Israeli movies at Jerusalem Film Festival announced

The lineup of movies in the Israeli competition categories for the 33rd Jerusalem Film Festival was just announced, and it’s an especially strong group.

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June 8, 2016 20:52
2 minute read.
ORI SIVAN’S ‘Harmonia.’

ORI SIVAN’S ‘Harmonia.’. (photo credit: ETIEL TZIYON)

 
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The lineup of movies in the Israeli competition categories for the 33rd Jerusalem Film Festival was just announced, and it’s an especially strong group, as some of Israel’s best-known directors will present their new films.

The Jerusalem Film Festival will run from July 7-17 at the Jerusalem Cinematheque.

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In the Haggiag Competition for Full-Length Israeli Feature, two films that won awards and acclaim at the recent Cannes Film Festival will be shown.

Asaph Polonsky’s One Week and a Day won the Gan Foundation Prize at Cannes, and it tells the story of a bereaved father who decides to smoke the rest of his deceased son’s medical marijuana after the week of mourning ends.

Eran Kolirin’s latest film, Beyond the Mountains and Hills, is about a career army officer who finds it hard to return to civilian life after nearly three decades in the military. The movie was acquired by a US distributor at Cannes last month. Kolirin’s best-known movie, The Band’s Visit, won the top prize at the Jerusalem Film Festival in 2007.

Meny Yaesh’s The Bouncer is about a man who starts working for a loan shark in order to pay for fertility treatments for his wife. His previous film, God’s Neighbors, won prizes at Cannes and the Jerusalem Film Festival.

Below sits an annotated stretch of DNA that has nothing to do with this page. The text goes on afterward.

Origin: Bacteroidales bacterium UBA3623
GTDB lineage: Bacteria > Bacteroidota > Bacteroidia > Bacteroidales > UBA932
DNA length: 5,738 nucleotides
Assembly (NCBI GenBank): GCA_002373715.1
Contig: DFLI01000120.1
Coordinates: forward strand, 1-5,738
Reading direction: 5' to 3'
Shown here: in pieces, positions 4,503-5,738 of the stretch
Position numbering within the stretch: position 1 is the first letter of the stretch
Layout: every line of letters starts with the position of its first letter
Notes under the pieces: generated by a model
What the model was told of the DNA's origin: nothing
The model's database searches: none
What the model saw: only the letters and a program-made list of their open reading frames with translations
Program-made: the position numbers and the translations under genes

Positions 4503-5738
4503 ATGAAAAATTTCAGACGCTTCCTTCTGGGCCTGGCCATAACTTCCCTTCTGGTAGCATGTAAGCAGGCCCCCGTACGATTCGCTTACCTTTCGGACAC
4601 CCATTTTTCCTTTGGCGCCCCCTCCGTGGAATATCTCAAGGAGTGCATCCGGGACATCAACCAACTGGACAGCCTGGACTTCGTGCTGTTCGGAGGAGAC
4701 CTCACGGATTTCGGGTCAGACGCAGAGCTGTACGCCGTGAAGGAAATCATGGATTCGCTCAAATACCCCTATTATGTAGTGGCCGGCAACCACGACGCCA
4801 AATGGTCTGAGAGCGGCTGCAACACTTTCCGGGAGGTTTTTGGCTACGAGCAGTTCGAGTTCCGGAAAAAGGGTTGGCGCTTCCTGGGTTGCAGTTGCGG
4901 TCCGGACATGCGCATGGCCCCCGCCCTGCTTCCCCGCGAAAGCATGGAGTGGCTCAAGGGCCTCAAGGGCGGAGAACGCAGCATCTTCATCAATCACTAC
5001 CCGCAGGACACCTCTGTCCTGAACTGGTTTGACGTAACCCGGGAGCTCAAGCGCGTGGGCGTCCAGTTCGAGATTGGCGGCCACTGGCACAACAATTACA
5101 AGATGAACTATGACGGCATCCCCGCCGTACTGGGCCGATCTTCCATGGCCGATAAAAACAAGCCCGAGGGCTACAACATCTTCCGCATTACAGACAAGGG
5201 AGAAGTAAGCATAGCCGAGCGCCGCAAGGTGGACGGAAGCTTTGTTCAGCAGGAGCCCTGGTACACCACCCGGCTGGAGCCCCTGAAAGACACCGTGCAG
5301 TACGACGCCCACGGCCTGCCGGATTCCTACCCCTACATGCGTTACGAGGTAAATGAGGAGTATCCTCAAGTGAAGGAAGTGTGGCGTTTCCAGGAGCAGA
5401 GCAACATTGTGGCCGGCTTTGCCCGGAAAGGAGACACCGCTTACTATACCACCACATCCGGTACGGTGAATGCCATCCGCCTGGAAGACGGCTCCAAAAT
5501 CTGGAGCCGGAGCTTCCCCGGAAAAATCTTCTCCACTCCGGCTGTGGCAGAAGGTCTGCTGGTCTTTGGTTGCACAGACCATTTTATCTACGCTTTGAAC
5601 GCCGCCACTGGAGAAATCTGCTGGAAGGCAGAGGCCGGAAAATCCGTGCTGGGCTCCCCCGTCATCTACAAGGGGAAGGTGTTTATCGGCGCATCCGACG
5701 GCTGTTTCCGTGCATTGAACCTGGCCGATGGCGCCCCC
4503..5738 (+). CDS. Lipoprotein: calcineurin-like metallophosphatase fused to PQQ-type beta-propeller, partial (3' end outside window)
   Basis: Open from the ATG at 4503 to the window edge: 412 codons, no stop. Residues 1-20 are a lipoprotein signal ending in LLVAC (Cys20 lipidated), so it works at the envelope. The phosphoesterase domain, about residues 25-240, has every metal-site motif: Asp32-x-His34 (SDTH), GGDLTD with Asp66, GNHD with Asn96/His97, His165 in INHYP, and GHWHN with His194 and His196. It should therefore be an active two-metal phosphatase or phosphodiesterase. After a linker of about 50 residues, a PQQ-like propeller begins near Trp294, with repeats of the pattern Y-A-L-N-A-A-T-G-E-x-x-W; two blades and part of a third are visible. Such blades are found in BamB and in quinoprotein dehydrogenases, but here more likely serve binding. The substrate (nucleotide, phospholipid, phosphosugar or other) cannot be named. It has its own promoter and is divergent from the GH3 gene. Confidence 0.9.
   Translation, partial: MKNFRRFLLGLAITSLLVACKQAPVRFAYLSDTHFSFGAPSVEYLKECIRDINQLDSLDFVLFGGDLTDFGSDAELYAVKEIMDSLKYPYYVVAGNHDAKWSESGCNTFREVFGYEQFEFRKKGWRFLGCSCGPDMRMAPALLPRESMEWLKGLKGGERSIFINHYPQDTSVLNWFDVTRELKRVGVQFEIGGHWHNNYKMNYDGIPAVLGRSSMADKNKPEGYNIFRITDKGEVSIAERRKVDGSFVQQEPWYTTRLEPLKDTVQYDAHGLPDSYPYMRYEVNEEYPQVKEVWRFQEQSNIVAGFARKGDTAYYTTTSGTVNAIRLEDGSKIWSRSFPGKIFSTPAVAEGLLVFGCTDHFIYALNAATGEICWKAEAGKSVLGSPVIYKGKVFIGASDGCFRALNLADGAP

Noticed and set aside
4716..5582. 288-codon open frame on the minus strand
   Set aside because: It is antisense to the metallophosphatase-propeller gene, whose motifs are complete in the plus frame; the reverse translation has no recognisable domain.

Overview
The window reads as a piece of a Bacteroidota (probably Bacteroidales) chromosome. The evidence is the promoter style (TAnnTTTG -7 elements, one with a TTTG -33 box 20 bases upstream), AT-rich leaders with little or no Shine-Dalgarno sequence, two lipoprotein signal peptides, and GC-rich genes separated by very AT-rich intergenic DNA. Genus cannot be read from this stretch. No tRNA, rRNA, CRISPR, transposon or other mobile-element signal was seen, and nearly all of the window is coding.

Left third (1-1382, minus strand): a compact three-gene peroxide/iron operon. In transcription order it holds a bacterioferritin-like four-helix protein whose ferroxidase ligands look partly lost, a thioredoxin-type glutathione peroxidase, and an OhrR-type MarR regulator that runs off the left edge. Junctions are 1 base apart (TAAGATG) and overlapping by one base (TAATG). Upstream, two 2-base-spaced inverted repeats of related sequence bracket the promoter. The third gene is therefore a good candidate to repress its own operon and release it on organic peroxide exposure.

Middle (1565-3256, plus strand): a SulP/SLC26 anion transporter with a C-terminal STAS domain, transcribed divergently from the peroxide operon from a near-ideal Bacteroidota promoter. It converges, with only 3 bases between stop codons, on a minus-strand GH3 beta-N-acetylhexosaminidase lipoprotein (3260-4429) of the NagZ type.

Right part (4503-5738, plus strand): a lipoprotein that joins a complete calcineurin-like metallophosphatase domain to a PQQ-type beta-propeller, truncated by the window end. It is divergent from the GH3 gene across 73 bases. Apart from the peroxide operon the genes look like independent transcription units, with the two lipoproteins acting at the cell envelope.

Nir Bergman’s latest film, Saving Neta, tells the story of four women whose lives change after they meet a man named Neta. Bergman’s first feature, Broken Wings, won the prize for the best feature at the Jerusalem Film Festival in 2002, and his second film, Intimate Grammar, won the Haggiag Prize in 2010.



Ori Sivan’s Harmonia is a transposition of the biblical story of Abraham and Sarah to the classical-music world of modern Israel. Sivan co-directed Saint Clara with Ari Folman (Waltz with Bashir) in 1996.

Guy Raz’s The Forest That Was tells the story of a man who makes a terrible mistake on his way to work.

Dorit Hakim’s The Moon at House 12 is about two estranged sisters and how they find their way back to each other.

A number of films will compete in the Van Leer Competition for Best Israeli Documentary, among them documentaries about young people with Down’s syndrome going backpacking in India; David Ben-Gurion’s time on Kibbutz Sde Boker; the struggle of Muslim players for Beitar Jerusalem to win acceptance from the team’s fans; a teacher accused of child abuse; the memories of North African women who settled in Dimona; a candidate for mayor of Jerusalem; and an Iraqi immigrant who became a photography pioneer.

There will also be special screenings and competitions for short films and student films.

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